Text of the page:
Mulcair admits he's no Jack, but takes inspiration from Layton's style
NDP leader Thomas Mulcair and Olivia Chow, widow of former NDP leader Jack Layton, talk at the newly opened Jack Layton park in the town of Hudson, Que., Saturday, June 23, 2012. (Graham Hughes / THE CANADIAN PRESS)
Published Monday, August 20, 2012 5:34PM EDT
OTTAWA -- Tom Mulcair is the first to admit he's no Jack Layton.
But the NDP leader says the lessons learned from his late predecessor, whose memory continues to generate wave after wave of goodwill, have made it easier for New Democrats to make the transition to the post-Layton era.
"He taught me a lot, and it's served me well in the past few months as I moved into the leadership role," Mulcair told The Canadian Press in an interview as he prepared to mark Wednesday's first anniversary of Layton's death.
Moreover, Mulcair said, Canada's fond memories of Layton have helped him break the ice as he's travelled the country introducing himself to Canadians.
"Whenever people come up to me and talk about politics or the party, there's always a smile on their face when they talk about Jack. So it's still a great opener."
Canadian Heritage Minister James Moore once called Mulcair the antithesis of Layton. While Layton was perceived as a "nice guy" with a sunny disposition, Moore labelled Mulcair "as vicious a politician that I have seen in 12 years."
"He goes for the throat and he is the anti-Jack Layton," Moore told Yahoo Canada last March when it was evident Mulcair was about to win the NDP leadership contest.
Partisan hyperbole aside, Mulcair acknowledged he and Layton "are very different people."
"I come out of a completely different political school from Jack."
Whereas Layton honed his political skills while serving on Toronto's city council, Mulcair cut his teeth in "the pretty rough-and-tumble neighbourhood called the Quebec National Assembly."
"It's a much coarser neighbourhood to practice politics in in Quebec City. You know, it's a very divisive atmosphere," said the one-time Quebec cabinet minister.
Layton, Mulcair added, was "extraordinary and unique" and it would be pointless to try to replicate him.
"I've said since the beginning, I'm not going to try to replace Jack. I'm going to try to succeed him by being my own person."
That said, Mulcair said his observations of Layton's leadership style have helped him temper his own more aggressive, impatient instincts.
For instance, when Mulcair first joined the NDP caucus in 2007, he was sometimes frustrated by the 'go-around' sessions -- seemingly endless, repetitive meetings at which MPs debated issues and batted ideas back and forth.
"Sometimes I would find the go-arounds in caucus to be really long processes, but then I realized what (Layton) was doing. He was working with every single person in the room and there was a real art to it.
Mulcair said that approach "inspired me quite a bit" when it came to pulling the NDP team back together and naming a shadow cabinet following the sometimes-bruising, seven-month leadership race.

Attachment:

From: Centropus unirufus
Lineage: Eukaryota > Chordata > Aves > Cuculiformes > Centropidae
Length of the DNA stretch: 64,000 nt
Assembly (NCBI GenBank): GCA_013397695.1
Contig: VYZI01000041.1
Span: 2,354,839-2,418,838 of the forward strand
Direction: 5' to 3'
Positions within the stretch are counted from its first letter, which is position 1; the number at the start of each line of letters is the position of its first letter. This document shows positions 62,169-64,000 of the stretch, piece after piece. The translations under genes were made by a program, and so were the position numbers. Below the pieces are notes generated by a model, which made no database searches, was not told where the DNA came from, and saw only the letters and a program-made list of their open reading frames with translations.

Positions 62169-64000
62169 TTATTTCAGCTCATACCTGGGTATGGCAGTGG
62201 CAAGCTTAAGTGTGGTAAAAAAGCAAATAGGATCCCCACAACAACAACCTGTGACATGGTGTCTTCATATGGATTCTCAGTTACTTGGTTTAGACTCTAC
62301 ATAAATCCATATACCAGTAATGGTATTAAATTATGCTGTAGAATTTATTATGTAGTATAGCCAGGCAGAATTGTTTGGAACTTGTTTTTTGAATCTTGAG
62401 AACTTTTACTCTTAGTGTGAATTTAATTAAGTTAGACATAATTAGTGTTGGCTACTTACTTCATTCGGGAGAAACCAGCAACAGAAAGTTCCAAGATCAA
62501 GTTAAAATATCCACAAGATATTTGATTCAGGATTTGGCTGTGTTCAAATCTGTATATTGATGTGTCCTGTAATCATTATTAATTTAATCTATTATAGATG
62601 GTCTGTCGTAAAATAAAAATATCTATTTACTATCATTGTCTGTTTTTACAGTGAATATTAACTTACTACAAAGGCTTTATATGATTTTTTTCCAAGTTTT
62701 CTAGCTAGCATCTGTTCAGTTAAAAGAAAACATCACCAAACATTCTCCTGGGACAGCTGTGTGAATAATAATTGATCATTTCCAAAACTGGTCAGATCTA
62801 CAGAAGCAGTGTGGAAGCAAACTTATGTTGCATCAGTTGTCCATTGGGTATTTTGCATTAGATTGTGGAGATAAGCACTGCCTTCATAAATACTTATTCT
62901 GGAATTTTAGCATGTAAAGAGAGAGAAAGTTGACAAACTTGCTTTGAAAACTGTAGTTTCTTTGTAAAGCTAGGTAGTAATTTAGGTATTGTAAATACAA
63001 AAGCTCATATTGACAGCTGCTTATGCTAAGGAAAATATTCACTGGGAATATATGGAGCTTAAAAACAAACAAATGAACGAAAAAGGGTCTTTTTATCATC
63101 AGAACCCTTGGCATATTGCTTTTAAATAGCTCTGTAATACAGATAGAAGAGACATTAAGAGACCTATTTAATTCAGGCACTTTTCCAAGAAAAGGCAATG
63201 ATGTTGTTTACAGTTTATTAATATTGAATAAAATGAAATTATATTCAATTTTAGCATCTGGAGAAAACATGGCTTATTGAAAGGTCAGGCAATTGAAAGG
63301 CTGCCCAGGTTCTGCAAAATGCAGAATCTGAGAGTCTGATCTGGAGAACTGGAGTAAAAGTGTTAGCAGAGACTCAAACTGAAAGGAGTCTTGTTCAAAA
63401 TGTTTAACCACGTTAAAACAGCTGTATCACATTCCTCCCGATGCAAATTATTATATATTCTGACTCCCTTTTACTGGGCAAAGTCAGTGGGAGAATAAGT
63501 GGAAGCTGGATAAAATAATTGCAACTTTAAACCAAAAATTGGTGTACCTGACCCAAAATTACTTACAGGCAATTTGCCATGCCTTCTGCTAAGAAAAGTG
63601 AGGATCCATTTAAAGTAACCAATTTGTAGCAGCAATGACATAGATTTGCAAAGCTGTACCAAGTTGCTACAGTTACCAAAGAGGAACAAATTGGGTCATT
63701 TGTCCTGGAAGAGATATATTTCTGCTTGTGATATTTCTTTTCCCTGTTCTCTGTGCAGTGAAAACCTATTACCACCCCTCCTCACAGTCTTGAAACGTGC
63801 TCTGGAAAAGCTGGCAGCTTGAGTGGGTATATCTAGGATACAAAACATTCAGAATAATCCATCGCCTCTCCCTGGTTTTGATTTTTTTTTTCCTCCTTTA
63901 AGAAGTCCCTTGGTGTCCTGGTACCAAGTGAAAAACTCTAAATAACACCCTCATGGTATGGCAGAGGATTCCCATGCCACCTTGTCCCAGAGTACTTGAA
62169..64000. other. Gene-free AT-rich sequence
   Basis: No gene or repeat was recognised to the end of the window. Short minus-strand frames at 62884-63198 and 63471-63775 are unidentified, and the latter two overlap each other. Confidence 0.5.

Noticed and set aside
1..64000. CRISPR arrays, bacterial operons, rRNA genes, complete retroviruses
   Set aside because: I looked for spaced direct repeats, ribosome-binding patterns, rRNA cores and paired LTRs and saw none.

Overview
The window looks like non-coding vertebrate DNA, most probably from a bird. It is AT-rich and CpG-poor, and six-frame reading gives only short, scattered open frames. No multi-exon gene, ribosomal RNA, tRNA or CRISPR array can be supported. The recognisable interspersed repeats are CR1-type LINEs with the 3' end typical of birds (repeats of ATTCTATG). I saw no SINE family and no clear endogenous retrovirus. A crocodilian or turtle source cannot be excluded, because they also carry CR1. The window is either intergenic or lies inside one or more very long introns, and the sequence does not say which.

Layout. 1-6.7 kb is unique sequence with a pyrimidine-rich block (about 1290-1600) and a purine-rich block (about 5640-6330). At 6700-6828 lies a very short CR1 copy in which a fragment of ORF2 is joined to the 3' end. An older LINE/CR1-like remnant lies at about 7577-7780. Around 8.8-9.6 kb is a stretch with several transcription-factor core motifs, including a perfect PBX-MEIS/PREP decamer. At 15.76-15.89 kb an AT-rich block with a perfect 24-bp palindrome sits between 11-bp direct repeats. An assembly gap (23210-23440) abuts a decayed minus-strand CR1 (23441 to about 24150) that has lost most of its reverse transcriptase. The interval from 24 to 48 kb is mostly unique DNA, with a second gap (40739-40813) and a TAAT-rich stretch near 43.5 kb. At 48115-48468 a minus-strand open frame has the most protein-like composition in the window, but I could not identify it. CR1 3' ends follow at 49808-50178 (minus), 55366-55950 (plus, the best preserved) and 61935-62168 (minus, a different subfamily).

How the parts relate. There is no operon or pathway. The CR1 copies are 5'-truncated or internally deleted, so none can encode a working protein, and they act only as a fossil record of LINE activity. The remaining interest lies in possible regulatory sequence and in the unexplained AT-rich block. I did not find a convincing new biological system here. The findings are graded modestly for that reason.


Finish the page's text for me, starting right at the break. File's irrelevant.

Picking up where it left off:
"As we made choices, we made sure everybody was included, we made sure that we were going to show the team was there and everybody was having a good place in it and everybody would feel that too, internally. And I think that's something I can honestly say was inspired by the type of work and attitude that I'd always seen from Jack."
Mulcair said he also learned by watching Layton interact with the thousands of people he met with on the road.
"Jack was about working with individuals. He didn't just talk about love and caring for other people. You had to see him in action. I mean, he would walk up to somebody who wanted to talk to him, there was real eye contact, there was real human contact," he said.
He also learned something about the fine art of political persuasion from Layton.
"Jack rarely tried to convince people by saying to them, 'This is what I'm going to do for you.' Jack had a way of talking to people, which was, 'Things have to change, here's how you can help bring about that change.' That's subtle but it's something that Jack really did intuitively and it's something I picked up on."
Mulcair said he's tried to adopt a similar approach, "rather than lining up policies and saying this what we're going to do, it's we want to listen to you, we want to work with you and we think we can do things better together."
Whatever the recipe, the transition from "Smiling Jack" Layton to the more combative Mulcair has gone more smoothly than Moore -- and many pundits and even some New Democrats -- initially predicted.
The NDP has not fallen apart since Layton was claimed by cancer a year ago Wednesday. Indeed, quite the contrary.
The party is running neck and neck with the ruling Conservatives in opinion polls. It's holding strong in its newfound base of Quebec, which delivered 58 of its 75 seats to the Layton-led party in the 2011 election, vaulting the NDP into official Opposition status for the first time in its 50-year history.
And it seems to have united almost seamlessly behind Mulcair.
"I think (Layton) would be pretty proud," he said.
"We went through a rough year as a group.... We've set down roots here in Quebec, we're looking strong in the rest of Canada, our numbers are strong and the team is doing well.
"I think that's one of things he'd be happiest about, because Jack was a leader who led from his caucus."
For his own part, Mulcair said he finds it "humbling" to be the new keeper of the house that Jack built.
"Millions of Canadians chose to follow us because they agreed with Jack and now the job for us is to make sure that we build on that and that's a humbling task," he said.
"I mean, you realize you've been given something that's been worked on hard and you've gotten this great result and we've got to really take care of it and build on it. That's the heritage."